- Having an easy safety catch is great. If you know how to use it you’ll keep your dive mates happy and everyone in good spirits.
What’s the Best Speargun Size?
From everything I’ve read on forums and the people I know who’ve been in the game for decades, this is their recommendation for the best speargun size (remember there is no right or wrong, these are just suggestions):
Absolute Beginners: Get a gun around 75cm.
This gives you the ability to shoot any fish in the shallows and potentially even some midsize fish in deeper water.
This site is easy to load and maneuver underwater so you can focus on finding fish and having fun.
Opt for the stainless steel trigger action, and this gun will be in your arsenal for a while.
All Around Gun: 100cm with two bands.
Rollers can be shorter, of course, or can be the same size if you want more power.
For the sling, having two bands is excellent as you can use one or both depending on the specific area you’re hunting.
This size gives you the ability to hunt any size fish, but will likely be too small for the massive fish like tuna.
Bluewater Guns: Likely made of wood and extremely large.
They need to be heavy to hold all of the full bands and give you the most accurate shot at long ranges.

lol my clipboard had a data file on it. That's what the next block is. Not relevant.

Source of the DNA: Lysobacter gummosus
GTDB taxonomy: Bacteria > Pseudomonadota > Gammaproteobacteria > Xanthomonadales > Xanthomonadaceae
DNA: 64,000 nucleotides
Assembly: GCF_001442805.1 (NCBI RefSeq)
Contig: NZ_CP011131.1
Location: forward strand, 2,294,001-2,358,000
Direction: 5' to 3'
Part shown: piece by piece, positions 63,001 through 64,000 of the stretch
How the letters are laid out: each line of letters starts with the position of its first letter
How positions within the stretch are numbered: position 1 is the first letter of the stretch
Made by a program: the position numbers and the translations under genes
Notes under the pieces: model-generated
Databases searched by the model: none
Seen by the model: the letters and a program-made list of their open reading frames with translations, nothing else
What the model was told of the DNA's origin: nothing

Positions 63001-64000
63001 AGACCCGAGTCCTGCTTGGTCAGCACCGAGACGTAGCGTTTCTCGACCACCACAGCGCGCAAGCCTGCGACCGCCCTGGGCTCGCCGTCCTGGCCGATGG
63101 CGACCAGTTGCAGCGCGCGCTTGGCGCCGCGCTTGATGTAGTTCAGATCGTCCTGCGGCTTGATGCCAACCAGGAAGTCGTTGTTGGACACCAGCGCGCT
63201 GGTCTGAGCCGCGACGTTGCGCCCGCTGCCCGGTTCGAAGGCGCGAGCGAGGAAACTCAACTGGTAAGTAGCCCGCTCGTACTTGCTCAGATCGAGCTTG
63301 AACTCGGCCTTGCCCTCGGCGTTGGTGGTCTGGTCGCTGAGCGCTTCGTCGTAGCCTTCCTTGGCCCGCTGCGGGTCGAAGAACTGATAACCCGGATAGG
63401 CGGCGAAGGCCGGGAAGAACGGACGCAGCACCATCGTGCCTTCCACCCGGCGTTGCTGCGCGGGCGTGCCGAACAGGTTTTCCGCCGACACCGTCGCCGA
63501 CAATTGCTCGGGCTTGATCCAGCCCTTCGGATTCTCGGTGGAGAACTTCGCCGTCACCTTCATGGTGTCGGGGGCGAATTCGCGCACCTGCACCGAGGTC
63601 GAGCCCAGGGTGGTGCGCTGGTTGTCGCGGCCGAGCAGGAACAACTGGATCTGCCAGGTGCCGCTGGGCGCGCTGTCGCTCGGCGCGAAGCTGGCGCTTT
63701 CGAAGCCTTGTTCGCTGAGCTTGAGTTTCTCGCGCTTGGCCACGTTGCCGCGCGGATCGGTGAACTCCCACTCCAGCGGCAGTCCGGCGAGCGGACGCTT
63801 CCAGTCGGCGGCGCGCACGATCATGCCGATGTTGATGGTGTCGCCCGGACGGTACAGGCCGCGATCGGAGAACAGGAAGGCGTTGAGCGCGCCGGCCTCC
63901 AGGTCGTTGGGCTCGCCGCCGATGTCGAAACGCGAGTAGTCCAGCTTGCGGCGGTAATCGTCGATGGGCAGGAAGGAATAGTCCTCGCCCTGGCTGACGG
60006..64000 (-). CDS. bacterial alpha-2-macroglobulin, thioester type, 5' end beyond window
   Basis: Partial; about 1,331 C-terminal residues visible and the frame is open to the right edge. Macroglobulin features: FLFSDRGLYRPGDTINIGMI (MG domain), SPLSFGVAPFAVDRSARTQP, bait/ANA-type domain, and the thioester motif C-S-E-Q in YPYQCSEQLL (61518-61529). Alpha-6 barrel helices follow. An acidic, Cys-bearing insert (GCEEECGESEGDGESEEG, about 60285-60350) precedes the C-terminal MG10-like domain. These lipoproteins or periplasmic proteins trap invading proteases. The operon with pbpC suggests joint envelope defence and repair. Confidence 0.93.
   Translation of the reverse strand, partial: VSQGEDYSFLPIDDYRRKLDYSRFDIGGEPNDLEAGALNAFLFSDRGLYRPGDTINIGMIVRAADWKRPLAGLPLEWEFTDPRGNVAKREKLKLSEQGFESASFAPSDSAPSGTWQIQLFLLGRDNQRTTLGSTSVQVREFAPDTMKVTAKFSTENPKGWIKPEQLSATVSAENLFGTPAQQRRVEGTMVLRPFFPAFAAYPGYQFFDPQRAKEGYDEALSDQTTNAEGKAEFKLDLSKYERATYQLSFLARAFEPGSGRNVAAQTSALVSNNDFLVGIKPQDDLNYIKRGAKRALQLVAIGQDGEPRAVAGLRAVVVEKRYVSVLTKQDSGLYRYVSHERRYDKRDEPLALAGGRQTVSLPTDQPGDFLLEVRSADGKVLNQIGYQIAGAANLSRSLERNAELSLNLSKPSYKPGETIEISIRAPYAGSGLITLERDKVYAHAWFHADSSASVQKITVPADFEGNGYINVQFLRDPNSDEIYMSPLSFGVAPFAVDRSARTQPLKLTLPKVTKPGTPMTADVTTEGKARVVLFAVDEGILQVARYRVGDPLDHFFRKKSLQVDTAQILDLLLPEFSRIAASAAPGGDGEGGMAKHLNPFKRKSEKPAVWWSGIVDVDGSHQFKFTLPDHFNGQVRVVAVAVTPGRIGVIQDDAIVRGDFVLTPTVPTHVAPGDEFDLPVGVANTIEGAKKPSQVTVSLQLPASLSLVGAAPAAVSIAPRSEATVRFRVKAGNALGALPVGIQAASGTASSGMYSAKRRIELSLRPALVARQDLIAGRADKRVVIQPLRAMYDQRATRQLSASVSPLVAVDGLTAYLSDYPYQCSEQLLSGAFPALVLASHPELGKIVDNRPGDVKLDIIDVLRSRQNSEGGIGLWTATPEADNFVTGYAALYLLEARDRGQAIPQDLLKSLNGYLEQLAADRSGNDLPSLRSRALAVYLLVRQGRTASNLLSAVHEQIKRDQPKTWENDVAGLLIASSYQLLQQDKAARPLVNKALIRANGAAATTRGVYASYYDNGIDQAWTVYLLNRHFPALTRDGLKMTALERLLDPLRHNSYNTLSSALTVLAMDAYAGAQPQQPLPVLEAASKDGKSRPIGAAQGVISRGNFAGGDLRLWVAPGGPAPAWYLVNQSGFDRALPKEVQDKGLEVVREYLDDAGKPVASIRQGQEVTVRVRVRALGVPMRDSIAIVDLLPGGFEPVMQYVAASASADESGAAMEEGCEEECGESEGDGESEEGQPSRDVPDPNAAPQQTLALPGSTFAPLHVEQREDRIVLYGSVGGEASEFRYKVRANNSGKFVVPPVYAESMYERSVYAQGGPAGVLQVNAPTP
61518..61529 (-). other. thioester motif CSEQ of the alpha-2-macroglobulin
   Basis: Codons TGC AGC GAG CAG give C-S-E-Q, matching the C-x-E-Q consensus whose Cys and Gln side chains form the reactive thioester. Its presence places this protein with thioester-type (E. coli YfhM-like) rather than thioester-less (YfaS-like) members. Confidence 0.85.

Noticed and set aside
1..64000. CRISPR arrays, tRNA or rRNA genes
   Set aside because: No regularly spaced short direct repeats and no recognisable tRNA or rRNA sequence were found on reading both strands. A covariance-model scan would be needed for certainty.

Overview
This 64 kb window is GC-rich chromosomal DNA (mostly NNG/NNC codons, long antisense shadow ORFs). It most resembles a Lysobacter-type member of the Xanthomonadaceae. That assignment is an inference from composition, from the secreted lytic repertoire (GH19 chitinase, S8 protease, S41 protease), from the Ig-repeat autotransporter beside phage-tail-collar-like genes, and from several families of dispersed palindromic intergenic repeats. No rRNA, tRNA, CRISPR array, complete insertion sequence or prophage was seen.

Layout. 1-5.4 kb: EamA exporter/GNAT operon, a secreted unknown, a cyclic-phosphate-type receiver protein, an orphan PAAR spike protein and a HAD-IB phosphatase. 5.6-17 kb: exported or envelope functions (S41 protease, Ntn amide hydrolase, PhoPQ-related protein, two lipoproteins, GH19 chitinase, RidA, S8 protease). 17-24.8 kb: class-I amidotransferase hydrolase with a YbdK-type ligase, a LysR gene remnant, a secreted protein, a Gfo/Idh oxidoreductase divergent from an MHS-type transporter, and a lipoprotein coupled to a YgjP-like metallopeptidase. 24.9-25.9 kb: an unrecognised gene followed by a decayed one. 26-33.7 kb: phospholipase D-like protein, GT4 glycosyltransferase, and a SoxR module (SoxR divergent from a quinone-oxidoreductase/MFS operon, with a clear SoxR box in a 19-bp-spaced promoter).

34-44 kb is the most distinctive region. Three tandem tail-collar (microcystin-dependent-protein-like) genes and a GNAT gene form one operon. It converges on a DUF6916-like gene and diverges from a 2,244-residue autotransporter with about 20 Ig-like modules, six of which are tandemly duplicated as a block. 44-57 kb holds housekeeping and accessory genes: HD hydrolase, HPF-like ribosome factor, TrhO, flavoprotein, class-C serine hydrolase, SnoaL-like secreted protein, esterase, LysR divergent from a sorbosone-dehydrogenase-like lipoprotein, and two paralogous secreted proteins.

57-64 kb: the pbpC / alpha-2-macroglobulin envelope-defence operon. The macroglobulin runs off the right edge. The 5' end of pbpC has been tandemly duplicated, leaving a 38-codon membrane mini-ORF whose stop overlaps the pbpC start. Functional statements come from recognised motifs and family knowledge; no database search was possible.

Usually, you are taking off from a boat, so size doesn’t matter as long as you can get it in the water.
Speargun reels come in two main flavors: free spool and drag. If you’re looking to dive deeper spots then it’s advised to get a free spool reel. If you’re planning on diving shallower and would like the chance to fight the fish a bit, then either the free spool or drag reel will work.
Remember a speargun reel isn’t meant to bring in the fish like a traditional fishing line release reel. It’s meant to keep a line to the fish so you can either bring it up with your hands pulling the Dyneema or for locating the fish after you’ve surfaced. Having a proper line release will prevent jams and keep the fish on your shaft.
A brand is essentially trust. That’s why brands tend to tell you how long they’ve been around to infer that many people over the years have kept them in business because they liked their product or service.
The same holds true with spearguns. Not all brands are created equal.
I’ve reached out to a bunch of my friends in the community to see who they consider great manufacturers and here’s their top five.
My dive partner who frequents the Malibu area often swears by his Rob Allen to the point where he has multiple guns of various lengths.
Rob Allen began in the USA with Mike Damms who moved from South Africa to Florida back in the day. Since his retirement, Triton X has taken over the reins of distribution, but the guns remain high quality.
Mako is another fine brand who influences the spearfishing community is as powerful as their spearguns. Dano mentions on his site that they strive to
Focus our attention on the spearfishing community, instead of the business of selling gear.
Their speargun comes directly from the manufacturer in China. If you’re looking for higher quality gear, it’s best to check elsewhere.
I have a Hammerhead Evolution 2 in my arsenal right now. I find the 100cm size great for all the different conditions I have around me in Los Angeles. The speargun comes ready to play!
They are also heavily into the community and seek to give back. Here’s what stood out to be the most however